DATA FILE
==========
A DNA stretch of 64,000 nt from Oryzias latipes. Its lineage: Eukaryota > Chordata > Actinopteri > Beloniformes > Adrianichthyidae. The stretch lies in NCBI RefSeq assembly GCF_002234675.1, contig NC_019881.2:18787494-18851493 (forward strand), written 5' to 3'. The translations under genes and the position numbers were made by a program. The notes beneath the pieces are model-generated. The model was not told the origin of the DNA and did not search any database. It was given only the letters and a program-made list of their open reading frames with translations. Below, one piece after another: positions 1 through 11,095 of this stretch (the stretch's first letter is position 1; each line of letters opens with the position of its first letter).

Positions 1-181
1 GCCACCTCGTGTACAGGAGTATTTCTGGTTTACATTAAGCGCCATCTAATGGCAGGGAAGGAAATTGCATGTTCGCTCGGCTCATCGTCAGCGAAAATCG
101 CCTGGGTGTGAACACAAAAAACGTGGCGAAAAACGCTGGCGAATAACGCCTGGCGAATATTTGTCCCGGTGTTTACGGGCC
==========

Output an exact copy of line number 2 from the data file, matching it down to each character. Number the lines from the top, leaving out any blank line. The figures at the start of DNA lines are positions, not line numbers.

Positions 1-181